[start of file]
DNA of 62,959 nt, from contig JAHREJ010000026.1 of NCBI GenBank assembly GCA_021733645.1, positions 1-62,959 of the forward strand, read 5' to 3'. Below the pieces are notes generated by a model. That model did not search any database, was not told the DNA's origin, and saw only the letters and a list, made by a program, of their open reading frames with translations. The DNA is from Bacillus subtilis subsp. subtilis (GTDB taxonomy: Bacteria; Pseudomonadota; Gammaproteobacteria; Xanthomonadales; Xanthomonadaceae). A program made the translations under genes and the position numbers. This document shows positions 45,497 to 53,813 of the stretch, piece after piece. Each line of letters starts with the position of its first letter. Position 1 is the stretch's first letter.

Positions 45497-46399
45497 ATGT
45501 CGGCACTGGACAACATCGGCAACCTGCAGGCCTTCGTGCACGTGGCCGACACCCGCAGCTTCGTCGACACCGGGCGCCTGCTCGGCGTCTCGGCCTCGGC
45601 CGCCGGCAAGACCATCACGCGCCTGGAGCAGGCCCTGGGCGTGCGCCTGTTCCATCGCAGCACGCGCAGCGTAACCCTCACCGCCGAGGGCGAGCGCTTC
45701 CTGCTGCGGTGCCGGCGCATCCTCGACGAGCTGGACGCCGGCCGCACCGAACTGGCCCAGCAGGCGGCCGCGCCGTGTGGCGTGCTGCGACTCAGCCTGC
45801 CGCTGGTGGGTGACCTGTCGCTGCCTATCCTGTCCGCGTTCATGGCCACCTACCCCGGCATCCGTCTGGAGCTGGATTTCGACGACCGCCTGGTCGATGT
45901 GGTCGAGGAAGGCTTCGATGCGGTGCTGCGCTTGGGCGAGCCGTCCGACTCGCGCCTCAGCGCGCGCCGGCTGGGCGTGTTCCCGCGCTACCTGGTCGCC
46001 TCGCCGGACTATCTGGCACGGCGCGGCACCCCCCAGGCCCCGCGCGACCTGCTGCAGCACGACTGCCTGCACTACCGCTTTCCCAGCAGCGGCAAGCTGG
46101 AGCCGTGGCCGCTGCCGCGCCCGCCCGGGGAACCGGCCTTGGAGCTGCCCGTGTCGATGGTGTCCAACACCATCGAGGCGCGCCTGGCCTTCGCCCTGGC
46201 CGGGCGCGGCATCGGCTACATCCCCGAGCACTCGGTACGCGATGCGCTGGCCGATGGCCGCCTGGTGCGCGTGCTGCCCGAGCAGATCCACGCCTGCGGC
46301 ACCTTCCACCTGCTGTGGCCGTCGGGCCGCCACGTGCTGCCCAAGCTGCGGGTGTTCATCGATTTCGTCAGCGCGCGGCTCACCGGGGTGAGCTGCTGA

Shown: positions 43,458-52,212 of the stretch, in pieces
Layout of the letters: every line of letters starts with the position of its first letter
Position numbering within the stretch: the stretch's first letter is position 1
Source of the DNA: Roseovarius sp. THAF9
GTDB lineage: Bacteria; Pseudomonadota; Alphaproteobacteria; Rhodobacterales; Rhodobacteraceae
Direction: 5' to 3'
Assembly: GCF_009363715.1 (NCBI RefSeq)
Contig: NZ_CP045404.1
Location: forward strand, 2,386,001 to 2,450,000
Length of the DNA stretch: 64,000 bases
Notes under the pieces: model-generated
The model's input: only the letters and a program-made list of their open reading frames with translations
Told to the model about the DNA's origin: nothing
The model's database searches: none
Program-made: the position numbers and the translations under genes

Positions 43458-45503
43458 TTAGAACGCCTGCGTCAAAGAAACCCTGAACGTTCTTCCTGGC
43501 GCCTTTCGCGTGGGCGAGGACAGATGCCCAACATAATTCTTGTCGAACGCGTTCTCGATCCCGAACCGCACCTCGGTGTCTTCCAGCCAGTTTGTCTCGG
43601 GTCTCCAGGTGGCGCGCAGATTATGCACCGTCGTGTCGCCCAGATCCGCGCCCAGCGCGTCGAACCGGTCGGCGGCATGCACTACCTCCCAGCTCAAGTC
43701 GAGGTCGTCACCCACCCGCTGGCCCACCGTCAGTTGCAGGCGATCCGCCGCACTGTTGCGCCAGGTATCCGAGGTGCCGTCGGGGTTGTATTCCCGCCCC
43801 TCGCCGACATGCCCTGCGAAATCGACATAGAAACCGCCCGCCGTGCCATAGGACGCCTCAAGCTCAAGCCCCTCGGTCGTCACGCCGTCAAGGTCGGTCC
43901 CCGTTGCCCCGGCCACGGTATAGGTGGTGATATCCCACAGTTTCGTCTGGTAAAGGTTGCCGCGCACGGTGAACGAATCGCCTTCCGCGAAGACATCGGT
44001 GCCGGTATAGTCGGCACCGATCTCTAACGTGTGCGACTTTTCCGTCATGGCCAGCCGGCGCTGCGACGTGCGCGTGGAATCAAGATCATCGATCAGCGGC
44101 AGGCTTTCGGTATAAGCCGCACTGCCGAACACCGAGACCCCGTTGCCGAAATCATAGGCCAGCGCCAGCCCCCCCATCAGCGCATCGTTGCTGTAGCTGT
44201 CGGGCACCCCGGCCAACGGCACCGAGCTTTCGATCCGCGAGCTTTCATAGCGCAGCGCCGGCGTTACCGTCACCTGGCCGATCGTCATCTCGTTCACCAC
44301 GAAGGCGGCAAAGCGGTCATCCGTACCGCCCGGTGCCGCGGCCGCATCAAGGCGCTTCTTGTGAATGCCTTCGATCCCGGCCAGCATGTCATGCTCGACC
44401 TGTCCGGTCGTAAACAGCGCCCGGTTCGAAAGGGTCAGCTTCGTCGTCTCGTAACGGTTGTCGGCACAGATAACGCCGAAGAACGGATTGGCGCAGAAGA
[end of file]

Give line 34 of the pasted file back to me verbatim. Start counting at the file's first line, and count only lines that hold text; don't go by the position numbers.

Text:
43901 CCGTTGCCCCGGCCACGGTATAGGTGGTGATATCCCACAGTTTCGTCTGGTAAAGGTTGCCGCGCACGGTGAACGAATCGCCTTCCGCGAAGACATCGGT